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1984 (1956)

Not Rated | | Drama, Sci-Fi | September 1956 (USA)
In a totalitarian future society, Winston Smith, whose daily work is re-writing history, tries to rebel by falling in love.

Director:

Michael Anderson

Writers:

George Orwell (freely adapted from the novel by: "1984"), William Templeton (screenplay) (as William P. Templeton) | 1 more credit »
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Cast

Complete credited cast:
Edmond O'Brien ... Winston Smith of the Outer Party
Michael Redgrave ... O'Connor of the Inner Party
Jan Sterling ... Julia of the Outer Party
David Kossoff ... Charrington the Junk Shop Owner
Mervyn Johns ... Jones
Donald Pleasence ... R. Parsons (as Donald Pleasance)
Carol Wolveridge Carol Wolveridge ... Selina Parsons
Ernest Clark ... Outer Party Announcer
Patrick Allen ... Inner Party Official
Ronan O'Casey ... Rutherford
Michael Ripper ... Outer Party Orator
Ewen Solon ... Outer Party Orator
Kenneth Griffith Kenneth Griffith ... Prisoner (as Kenneth Griffiths)
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Storyline

In a futuristic, state-run society controlled by "Big Brother" in which love is outlawed, employee of the state Winston Smith falls for Julia, and is tortured and brainwashed for his crime. Written by Marty McKee <mmckee@wkio.com>

Plot Summary | Plot Synopsis

Taglines:

From the Startling George Orwell Novel! See more »

Genres:

Drama | Sci-Fi

Certificate:

Not Rated | See all certifications »
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Details

Country:

UK | USA

Language:

English

Release Date:

September 1956 (USA) See more »

Also Known As:

1984 See more »

Filming Locations:

UK See more »

Company Credits

Show more on IMDbPro »

Technical Specs

Runtime:

Sound Mix:

Mono (RCA Sound Recording)

Aspect Ratio:

1.37 : 1
See full technical specs »
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Did You Know?

Trivia

Barry Sullivan was among the actors thought suitable for Winston Smith. See more »

Alternate Versions

There are reportedly two endings to this film. The UK version ends with a defiant Winston Smith and Julia being executed by the authorities. The US version is more faithful to Orwell's book and concludes with Winston and Julia being brainwashed into becoming loyal followers of "Big Brother." See more »

Connections

Version of Theatre 625: The World of George Orwell: 1984 (1965) See more »

Soundtracks

Symphony No.9 Fourth Movement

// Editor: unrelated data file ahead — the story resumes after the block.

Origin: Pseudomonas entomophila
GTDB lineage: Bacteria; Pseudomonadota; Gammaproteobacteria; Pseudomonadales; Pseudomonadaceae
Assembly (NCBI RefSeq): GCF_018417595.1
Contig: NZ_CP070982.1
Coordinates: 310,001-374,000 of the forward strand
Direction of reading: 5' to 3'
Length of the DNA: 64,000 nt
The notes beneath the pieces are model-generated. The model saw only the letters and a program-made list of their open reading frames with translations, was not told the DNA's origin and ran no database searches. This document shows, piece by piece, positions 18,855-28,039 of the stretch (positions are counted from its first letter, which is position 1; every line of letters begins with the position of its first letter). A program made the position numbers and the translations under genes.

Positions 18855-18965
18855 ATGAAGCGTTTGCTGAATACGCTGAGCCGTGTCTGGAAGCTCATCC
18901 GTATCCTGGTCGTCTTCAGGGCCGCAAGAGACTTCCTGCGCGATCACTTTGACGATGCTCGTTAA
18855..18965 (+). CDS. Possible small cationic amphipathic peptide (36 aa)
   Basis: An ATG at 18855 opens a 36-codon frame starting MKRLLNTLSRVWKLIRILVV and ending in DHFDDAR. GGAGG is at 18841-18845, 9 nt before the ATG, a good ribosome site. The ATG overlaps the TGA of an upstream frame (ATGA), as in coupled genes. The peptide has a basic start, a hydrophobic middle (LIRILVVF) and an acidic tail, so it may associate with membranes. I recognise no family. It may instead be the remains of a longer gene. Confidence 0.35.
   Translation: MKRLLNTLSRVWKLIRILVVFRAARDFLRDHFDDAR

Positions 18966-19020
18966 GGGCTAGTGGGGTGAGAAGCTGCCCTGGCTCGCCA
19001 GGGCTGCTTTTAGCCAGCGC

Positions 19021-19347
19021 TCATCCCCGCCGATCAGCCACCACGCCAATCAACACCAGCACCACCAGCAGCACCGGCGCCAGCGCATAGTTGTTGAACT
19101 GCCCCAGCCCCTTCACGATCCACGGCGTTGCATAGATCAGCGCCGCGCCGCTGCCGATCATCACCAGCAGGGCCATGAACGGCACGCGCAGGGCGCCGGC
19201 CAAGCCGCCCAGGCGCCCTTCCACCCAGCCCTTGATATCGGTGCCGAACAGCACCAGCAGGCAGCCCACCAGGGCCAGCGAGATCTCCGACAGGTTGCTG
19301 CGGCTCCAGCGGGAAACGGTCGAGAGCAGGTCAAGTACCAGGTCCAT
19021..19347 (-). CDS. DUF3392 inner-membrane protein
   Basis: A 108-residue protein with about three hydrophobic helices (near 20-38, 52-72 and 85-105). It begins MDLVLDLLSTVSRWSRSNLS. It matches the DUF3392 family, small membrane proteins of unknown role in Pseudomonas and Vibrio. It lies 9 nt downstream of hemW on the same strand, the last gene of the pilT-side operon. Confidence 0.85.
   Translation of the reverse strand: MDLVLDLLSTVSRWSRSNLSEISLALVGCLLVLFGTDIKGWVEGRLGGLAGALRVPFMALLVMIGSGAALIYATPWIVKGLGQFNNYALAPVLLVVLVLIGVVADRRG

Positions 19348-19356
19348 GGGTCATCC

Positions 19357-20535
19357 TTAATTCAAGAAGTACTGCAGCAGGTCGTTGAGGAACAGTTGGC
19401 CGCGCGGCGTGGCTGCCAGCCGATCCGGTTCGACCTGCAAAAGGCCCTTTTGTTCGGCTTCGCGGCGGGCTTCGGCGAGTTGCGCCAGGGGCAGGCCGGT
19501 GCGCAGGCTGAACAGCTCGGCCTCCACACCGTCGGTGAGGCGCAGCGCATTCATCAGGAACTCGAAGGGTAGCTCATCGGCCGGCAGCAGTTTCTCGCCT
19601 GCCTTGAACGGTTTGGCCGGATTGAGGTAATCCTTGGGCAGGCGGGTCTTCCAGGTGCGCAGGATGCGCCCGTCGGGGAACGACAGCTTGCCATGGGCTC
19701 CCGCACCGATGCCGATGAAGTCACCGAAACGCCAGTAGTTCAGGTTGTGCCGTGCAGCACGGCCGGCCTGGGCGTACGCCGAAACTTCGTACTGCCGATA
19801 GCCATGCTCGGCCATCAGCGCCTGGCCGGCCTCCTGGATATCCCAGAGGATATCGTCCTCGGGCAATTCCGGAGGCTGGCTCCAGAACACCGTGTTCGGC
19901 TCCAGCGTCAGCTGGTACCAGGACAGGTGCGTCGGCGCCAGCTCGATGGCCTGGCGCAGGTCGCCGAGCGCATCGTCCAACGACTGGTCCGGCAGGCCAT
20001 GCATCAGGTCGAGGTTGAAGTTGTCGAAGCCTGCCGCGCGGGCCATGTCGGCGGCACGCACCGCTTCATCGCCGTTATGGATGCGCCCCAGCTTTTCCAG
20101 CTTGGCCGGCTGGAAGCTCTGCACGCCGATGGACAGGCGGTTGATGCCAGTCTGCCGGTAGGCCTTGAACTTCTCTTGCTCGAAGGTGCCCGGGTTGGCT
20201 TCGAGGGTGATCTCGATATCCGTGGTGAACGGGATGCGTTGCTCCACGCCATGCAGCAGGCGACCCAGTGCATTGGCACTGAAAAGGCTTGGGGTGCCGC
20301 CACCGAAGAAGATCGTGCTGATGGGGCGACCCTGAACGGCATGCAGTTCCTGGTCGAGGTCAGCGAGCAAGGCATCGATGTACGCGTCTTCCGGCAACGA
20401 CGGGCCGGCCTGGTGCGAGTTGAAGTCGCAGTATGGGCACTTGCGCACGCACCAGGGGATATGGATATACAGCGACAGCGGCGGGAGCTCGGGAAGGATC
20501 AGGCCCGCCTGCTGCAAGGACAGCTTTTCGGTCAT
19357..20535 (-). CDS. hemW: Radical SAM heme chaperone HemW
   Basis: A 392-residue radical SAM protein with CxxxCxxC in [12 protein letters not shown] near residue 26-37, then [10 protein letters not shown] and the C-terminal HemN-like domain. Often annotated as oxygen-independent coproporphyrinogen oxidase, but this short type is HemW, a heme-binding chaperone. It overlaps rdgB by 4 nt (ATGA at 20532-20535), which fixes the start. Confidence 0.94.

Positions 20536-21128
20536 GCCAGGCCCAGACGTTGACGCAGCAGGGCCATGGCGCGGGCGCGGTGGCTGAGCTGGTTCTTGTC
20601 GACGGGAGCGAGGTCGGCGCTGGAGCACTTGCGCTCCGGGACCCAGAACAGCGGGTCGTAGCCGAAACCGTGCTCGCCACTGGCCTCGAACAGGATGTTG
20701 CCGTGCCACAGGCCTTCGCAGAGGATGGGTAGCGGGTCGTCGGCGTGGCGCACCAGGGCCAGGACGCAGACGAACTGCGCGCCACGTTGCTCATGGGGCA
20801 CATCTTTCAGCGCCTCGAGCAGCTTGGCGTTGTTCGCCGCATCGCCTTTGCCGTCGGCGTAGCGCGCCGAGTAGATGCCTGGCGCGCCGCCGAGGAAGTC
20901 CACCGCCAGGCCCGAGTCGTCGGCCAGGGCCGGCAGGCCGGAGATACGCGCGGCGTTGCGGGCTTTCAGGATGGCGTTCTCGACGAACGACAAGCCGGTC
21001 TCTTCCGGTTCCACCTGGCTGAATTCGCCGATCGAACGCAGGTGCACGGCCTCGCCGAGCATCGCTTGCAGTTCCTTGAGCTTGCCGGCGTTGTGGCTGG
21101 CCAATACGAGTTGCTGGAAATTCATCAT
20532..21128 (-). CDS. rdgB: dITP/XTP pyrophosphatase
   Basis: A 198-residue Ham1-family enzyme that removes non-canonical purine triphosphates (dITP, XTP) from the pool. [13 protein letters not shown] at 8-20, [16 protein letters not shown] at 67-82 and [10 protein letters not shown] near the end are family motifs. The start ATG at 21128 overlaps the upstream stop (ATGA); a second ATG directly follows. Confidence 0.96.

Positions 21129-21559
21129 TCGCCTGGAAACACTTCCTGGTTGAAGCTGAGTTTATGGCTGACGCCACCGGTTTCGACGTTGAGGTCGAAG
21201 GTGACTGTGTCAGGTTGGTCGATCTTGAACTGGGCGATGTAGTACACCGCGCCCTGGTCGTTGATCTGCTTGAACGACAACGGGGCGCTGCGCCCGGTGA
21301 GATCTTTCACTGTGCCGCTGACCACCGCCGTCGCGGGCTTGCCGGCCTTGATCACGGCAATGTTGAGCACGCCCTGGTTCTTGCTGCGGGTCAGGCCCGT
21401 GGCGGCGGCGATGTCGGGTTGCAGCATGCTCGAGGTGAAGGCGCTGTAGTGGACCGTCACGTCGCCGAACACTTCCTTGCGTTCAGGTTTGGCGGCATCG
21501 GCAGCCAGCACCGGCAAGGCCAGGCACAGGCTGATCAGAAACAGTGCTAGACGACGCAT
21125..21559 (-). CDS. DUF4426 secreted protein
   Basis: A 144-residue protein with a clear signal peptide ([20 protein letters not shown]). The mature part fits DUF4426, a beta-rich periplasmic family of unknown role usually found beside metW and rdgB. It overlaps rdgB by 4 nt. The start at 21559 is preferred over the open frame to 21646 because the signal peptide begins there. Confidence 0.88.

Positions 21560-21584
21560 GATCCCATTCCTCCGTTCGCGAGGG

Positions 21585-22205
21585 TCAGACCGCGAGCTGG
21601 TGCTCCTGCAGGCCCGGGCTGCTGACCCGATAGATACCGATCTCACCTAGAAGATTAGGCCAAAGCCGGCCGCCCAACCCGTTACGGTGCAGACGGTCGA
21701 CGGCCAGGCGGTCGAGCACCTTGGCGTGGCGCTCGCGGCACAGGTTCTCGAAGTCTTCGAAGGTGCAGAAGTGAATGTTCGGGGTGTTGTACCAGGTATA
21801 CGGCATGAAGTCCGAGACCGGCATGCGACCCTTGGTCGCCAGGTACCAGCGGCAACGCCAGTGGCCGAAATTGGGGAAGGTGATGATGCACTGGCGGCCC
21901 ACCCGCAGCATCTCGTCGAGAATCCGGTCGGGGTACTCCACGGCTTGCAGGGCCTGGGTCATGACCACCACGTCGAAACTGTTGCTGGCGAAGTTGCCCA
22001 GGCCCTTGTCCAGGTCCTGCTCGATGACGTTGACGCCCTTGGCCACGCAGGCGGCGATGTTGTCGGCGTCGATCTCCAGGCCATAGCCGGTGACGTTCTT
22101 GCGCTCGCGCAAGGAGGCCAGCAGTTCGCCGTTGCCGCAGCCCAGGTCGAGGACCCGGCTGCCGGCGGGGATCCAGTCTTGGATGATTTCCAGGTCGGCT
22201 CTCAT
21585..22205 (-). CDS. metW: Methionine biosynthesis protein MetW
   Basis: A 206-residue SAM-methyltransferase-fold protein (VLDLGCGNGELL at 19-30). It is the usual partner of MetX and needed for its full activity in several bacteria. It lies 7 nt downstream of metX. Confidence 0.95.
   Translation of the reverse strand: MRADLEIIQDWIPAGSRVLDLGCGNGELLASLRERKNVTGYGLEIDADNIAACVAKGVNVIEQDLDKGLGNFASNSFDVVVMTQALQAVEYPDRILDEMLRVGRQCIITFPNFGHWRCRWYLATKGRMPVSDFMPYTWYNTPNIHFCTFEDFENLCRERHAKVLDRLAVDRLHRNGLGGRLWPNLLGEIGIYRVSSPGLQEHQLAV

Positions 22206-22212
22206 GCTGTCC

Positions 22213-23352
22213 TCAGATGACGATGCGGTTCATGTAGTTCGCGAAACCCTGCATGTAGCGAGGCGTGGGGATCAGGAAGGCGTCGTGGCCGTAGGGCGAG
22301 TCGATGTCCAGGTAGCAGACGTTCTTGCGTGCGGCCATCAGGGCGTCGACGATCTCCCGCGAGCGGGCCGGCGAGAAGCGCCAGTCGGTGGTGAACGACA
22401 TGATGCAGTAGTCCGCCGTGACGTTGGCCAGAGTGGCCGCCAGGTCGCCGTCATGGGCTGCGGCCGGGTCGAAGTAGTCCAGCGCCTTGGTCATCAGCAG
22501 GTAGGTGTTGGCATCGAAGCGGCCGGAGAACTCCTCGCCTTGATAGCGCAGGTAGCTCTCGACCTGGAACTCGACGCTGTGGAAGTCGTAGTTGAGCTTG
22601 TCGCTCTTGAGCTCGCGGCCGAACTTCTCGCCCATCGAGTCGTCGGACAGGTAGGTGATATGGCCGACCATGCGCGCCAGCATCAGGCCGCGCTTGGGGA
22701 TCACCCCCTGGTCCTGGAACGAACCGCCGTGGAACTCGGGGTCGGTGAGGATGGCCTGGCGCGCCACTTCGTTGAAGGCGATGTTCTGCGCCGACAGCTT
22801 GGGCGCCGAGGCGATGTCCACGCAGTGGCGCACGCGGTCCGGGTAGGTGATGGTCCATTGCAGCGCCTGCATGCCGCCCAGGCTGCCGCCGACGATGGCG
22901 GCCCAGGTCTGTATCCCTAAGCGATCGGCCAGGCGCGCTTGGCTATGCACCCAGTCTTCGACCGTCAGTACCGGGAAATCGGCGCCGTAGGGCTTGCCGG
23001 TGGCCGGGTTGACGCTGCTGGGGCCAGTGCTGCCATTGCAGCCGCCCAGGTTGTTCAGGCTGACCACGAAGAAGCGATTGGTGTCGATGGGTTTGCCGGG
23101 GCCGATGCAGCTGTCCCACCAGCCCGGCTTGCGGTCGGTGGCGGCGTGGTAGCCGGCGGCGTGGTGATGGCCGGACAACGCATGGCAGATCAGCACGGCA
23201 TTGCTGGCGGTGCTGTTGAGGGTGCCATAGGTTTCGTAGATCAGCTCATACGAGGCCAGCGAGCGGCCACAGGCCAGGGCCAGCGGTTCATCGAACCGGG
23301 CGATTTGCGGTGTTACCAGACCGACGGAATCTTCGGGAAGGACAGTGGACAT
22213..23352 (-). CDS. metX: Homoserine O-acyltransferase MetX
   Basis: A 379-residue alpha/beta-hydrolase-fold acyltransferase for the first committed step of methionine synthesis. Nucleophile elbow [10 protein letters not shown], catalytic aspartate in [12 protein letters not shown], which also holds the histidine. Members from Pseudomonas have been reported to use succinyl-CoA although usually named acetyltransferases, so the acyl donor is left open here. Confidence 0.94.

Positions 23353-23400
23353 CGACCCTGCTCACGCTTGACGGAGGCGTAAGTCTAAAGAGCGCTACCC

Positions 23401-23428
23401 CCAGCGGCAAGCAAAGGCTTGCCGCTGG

(uncredited)
Music by Ludwig van Beethoven
See more »

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User Reviews

A Cold War 1984
27 December 2013 | by dougdoepkeSee all my reviews

It's been too long since I read the book, so I'm just concerned with the movie as a movie. And what a downer the 90-minutes is for the generally sunny 1950's. Hard to think of a grimmer storyline or more downbeat ending for that period. I take the film's anomalous presence as a useful Cold War commentary on the Soviet Union, the rivalry then at its peak.

Anyhow, the sets are grim, even the one outdoor scene is drained of any natural beauty, while the photography remains dull gray, as it should be given the dystopian subject matter. Then too, the two leads, O'Brien and Sterling, are not exactly marquee names. However, they are excellent actors, as the storyline requires—you don't want "movie stars" competing with the plot-heavy symbolism. In short, the production, though clearly economical, is pretty uncompromising.

Story-wise we're plunged into the middle of the dystopian society without much explanation of how it got that way or why. Instead, the narrative emphasizes the tools of thought control among Party members, who are subjected to all sorts of thought conditioning techniques, such as the histrionic hate sessions. Just how the non-party people live is not really portrayed. However, love may be forbidden among Party members, but I doubt that it was among the common people, otherwise how would re-population take place.

Besides dwelling on Winston's (O'Brien) efforts at contacting the political underground, the script dwells on the forbidden love affair between Winston and Julia (Sterling). And I had to laugh when Julia sheds her shapeless Party uniform for a flowing white gown right out of the Loretta Young Show of the time. This may be the movie's one concession to 1950's norms. The film does manage a few twists, one of which I didn't see coming. But, if I have one complaint, it's that Redgrave's high Party official lacks subtlety, in pretty much a one-note performance. This can be seen as a defect if you think about his official's changing roles.

Anyway, the film remains a visual oddity for then as well as now. However, its thought- control message, though crudely put, may be more relevant in our digitalized age than it was then. At the same time, this is one of the few subjects that I think needs a bigger budget remake to do it justice. I haven't seen the latest remake from 1984, so I can't comment on its worth. All in all, this version maintains a grimly narrow, but thought-provoking focus.

(In passing—having seen the movie on first release, I seem to remember the "rat cage" sequence as being longer, more detailed with glowing eyes, and much scarier than my DVD version. But then that was well over 50-years ago.)


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